• Energy costs on the rise – watching the price of a barrel of oil is becoming a hobby… The sharp increases last year brought into focus our reliance on this fossil fuel, for both consumers and businesses.
  • Recession pressures have seen a real focus on reducing costs in the business. Initiatives such as reducing paper, reducing a data center’s carbon footprint through more modern, energy-efficient systems helps the environment and also saves money. Allowing more remote work to reduce commuting has a positive impact on the environment but also can increase morale.
  • Regulatory scrutiny – Governments are going to become increasingly focused on controlling water usage, carbon emissions as they strive to meet their national and electoral commitments to the environment.

So as all these factors converge, we believe we will see an increasing effort in the insurer to have clearer eco-centric policies across the organisation. These will impact both supply and demand of technology, and also show the role that technology can play in getting the organisation to be smarter about how they work – think shared services, remote labour force as examples.

For more detail, see our report published next month.

Green IT Virtual Roundtable at Insurance & Technology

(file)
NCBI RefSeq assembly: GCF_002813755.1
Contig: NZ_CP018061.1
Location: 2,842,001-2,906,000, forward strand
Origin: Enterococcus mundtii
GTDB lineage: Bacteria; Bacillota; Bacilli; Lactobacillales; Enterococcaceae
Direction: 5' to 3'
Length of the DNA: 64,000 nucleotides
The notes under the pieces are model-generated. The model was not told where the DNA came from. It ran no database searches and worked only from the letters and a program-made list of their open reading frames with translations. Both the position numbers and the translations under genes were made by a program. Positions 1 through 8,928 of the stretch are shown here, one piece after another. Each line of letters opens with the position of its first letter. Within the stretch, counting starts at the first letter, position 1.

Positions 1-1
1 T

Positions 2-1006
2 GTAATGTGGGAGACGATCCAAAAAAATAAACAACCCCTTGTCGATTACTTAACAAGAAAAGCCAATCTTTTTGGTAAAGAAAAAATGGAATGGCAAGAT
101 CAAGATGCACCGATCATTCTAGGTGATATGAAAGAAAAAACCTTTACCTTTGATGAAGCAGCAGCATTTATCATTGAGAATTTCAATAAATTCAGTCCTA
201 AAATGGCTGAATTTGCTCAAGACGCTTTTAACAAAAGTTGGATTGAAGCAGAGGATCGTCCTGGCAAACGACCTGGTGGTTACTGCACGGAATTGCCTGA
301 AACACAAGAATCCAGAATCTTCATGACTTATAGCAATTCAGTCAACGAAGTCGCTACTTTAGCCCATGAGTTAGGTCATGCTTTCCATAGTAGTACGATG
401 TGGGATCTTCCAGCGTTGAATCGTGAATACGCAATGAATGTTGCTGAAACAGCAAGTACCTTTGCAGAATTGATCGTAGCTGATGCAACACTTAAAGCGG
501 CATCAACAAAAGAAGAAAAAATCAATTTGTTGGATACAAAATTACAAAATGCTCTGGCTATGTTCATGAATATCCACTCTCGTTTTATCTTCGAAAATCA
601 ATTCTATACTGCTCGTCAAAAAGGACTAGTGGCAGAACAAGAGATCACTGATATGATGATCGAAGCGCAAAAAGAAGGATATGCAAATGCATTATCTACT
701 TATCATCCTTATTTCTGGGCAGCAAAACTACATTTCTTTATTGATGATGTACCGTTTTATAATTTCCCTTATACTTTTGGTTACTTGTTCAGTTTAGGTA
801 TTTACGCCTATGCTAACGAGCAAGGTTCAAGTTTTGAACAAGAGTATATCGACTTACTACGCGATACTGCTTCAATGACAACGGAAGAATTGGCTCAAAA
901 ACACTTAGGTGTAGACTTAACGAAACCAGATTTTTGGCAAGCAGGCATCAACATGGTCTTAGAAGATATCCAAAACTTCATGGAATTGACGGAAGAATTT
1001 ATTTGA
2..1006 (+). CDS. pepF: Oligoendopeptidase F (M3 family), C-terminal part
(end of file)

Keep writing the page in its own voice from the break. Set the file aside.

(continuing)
I participated in a “virtual roundtable” at Insurance & Technology magazine on the topic of Green IT. If that interests you, check out my thoughts (and the thoughts of the other contributors) here: http://insurancetech.com/management-strategies/showArticle.jhtml?articleID=213300855 It seems like so much of the Green IT conversation is about hardware: lower-energy servers, computer recycling, increased virtualization, carbon-neutral data centers… While these topics are very important, I feel that the best Green IT results in the insurance industry come from software, with process efficiency and automation. If we reduce the number redundant processes, get rid of duplicate rating engines (one for the system of record, one for online quick quotes), and eliminate the need to print and re-enter data, we reduce the overall energy consumption. That helps regardless of how energy-efficient a data center is, plus it leads to a huge reduction on expenses. Because it’s an indirect way to reduce energy (aside from print-reduction, which is very direct and very key to the insurance industry) it doesn’t get as much focus. That being said, I’ll be writing more about the hardware solutions for Green IT in another publication at the end of March. I’ll be sure to post a link here when that’s released. Also, Cathering Stagg-Macey is currently working on a survey and report about Green IT in the insurance industry, so let Celent know if you have questions on the topic.

Can Green IT be more than a friendly carbon footprint?

Over coffee, a colleague, Miqdaad Versi, and I have been discussing green IT in the context of 2009. How can it remain a priority with the current crisis unfolding? We both agreed that green IT is more than feeling good about one’s carbon footprint — green IT is an approach to sourcing, utilising, and disposing that can reduce expenses. Now, tell me that isn’t compelling!

Here are Miqdaad’s thoughts on the topic: